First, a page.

Anna Dunlop June 02, 2020

With coronavirus cases on the rise, being informed is an important part of staying safe. Here we answer some of the most common questions about COVID-19.

What is coronavirus?

Coronaviruses are a family of viruses that affect mammals and birds. In humans, they cause respiratory tract infections and can be mild (such as the common cold) or more serious (such as SARS and MERS). The current outbreak is a new coronavirus strain that has not been seen in humans before, and has been named SARS-CoV-2. It is this new virus that is causing the illness COVID-19.

What are the symptoms?

Common symptoms have ranged from mild to severe and include:

  • Fever
  • Dry cough
  • Tiredness

Other reported symptoms include:

  • Shortness of breath
  • Aches and pains
  • Sore throat
  • Nasal congestion and runny nose
  • Diarrhoea

How does the COVID-19 illness spread?

COVID-19 spreads primarily through droplets from the nose or mouth when an infected person exhales, coughs or sneezes. These droplets land on nearby surfaces and other people then catch COVID-19 by touching these surfaces and then touching their eyes, nose or mouth. People can also catch the virus if they breathe in the droplets from an infected person who coughs – so it is important to stay 2 metres away from a person who is sick, even if they have only mild symptoms.

It can take up to 14 days to become ill once a person has caught COVID-19. The time between catching the virus and showing symptoms is known as the incubation period. Even if a person doesn't show symptoms during this time, they may still be able to pass on the virus to someone else.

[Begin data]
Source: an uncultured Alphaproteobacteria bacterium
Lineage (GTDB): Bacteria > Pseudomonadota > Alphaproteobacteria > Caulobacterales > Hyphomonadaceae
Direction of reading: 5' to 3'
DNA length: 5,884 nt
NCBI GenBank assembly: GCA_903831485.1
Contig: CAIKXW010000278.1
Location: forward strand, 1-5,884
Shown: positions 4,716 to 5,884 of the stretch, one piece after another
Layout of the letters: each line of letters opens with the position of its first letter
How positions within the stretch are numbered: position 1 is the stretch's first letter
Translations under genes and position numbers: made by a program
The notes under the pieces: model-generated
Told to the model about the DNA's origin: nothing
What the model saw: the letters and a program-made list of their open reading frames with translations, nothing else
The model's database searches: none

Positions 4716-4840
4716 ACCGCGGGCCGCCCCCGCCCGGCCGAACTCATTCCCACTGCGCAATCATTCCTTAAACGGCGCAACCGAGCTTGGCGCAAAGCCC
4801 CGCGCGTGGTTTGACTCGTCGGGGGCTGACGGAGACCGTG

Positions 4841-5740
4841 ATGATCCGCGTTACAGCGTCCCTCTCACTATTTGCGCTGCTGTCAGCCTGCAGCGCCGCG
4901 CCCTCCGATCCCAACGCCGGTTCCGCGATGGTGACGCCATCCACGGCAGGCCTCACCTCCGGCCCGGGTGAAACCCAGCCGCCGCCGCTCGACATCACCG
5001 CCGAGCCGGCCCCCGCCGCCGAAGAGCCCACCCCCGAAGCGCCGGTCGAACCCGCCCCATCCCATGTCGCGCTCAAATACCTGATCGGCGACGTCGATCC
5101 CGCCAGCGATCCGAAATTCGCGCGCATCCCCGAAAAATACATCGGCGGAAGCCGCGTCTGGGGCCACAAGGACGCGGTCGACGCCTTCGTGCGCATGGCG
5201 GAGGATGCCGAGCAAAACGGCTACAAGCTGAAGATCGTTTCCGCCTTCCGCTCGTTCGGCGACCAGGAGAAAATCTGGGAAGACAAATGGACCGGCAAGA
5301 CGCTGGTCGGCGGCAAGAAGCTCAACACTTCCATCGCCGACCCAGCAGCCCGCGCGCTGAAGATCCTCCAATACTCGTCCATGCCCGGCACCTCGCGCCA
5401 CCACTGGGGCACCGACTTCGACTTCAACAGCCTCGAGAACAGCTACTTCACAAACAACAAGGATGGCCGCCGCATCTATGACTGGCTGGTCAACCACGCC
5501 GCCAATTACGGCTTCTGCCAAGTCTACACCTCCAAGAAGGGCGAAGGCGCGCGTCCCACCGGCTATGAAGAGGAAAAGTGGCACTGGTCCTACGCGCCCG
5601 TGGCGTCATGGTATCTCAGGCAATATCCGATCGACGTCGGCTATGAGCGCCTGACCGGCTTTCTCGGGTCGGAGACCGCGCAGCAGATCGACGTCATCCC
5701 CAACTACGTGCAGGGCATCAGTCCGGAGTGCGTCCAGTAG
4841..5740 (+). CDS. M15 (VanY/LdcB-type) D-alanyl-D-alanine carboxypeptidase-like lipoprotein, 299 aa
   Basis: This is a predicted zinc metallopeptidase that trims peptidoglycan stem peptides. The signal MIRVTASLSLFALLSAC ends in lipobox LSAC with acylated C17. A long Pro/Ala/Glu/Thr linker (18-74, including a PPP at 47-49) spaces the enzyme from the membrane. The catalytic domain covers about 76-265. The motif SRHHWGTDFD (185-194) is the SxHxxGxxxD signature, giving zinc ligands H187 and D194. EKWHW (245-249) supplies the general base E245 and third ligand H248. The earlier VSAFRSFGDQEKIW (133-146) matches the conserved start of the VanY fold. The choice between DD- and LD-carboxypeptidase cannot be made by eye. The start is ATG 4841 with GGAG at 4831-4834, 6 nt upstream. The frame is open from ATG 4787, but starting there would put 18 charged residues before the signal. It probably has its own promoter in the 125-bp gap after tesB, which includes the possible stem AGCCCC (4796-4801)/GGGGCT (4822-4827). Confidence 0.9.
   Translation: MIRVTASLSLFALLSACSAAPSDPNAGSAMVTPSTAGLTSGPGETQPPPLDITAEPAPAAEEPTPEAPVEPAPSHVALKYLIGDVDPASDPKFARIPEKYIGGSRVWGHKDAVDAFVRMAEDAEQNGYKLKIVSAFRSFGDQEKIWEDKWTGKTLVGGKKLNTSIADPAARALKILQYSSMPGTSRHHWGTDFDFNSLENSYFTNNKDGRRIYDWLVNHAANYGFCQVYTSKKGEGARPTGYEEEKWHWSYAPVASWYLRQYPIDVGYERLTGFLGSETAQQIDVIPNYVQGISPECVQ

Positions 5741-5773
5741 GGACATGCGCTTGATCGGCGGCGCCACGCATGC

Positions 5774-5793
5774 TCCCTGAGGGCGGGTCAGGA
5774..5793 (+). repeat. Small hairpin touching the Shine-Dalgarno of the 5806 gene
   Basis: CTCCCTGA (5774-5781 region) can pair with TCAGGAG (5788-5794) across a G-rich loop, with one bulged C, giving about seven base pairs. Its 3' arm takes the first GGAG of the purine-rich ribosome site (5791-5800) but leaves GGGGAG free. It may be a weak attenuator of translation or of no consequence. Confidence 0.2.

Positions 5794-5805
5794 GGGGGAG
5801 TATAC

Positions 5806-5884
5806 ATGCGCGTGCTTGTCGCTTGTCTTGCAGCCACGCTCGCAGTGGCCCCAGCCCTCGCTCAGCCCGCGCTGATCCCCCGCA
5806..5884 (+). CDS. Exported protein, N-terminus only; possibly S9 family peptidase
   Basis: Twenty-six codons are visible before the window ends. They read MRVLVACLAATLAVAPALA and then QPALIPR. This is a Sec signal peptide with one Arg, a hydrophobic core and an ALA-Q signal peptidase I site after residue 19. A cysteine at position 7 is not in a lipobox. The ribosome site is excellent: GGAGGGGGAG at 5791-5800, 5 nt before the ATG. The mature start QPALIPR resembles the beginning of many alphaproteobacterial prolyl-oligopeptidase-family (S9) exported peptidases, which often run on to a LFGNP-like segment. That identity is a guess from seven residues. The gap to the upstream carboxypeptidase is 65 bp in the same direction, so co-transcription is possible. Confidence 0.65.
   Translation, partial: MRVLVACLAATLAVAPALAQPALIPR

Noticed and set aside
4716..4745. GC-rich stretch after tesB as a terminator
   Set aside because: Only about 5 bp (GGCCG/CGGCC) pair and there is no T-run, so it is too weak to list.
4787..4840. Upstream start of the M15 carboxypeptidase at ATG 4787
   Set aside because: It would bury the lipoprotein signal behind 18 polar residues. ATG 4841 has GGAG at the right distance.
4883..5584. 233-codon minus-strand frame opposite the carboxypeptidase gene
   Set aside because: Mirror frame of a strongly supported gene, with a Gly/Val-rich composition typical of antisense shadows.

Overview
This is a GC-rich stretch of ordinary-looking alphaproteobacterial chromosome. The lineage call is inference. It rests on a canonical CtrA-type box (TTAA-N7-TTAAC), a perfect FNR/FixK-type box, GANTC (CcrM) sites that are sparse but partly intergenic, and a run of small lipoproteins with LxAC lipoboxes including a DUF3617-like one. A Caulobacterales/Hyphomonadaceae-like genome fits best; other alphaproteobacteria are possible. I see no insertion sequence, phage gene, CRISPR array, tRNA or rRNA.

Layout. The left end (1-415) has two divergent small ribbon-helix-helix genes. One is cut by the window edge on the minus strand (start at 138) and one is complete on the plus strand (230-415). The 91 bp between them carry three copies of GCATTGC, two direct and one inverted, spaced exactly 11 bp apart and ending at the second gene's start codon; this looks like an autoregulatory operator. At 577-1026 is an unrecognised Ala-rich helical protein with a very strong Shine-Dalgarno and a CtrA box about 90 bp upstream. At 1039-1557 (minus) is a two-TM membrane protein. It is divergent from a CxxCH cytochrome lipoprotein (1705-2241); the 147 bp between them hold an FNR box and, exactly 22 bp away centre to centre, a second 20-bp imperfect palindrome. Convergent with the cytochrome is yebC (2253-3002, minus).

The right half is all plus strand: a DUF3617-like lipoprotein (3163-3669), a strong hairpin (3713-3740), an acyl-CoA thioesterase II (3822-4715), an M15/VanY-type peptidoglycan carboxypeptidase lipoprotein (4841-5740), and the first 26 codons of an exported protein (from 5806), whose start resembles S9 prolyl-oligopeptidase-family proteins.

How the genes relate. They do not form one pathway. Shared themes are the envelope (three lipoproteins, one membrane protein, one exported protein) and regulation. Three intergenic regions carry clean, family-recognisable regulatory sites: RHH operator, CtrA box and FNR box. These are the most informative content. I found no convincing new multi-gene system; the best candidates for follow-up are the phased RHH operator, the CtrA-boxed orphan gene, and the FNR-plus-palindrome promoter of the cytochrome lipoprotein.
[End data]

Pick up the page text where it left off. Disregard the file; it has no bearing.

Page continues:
Can it be prevented or treated?

At present there is no vaccine or specific medicine to prevent or treat COVID-19. Because it is a virus, antibiotics are ineffective. However, care can be given to relieve symptoms and possible vaccines and drug treatments are being investigated.

How can I protect myself?

This is what EVERYONE in the UK should now be doing.

Social distancing is essentially taking steps to reduce your social interaction with other people. It will reduce the transmission of coronavirus (COVID-19) and is particularly important for people who fall into the at-risk groups - the over 70s, pregnant women and those with underlying health conditions such as heart disease, respiratory disease and diabetes (for a full list see

Right now, everyone in the UK should still be practising social distancing:

  • Stay 2 metres (6ft) away from other people (in England, the distance is now 1 metre or more)
  • Wash your hands with soap and water (or hand sanitiser if soap is not available) for at least 20 seconds when you get home.

Restrictions are starting to lift around the UK, but different rules apply in different areas. The below information is correct from July 4th 2020.


  • Two households of any size can meet indoors or outdoors and it doesn't have to be the same two households each time. Social distancing (over 1 metre) must be maintained unless the households are part of a bubble.
  • Outdoors, people from multiple households can meet up in groups of up to six (but two households can meet regardless of size)
  • There is no limit on the amount of time people can spend outside.
  • Exercise is now permitted with up to five others from different households, meaning small sports teams can resume fitness sessions. Social distancing must be maintained.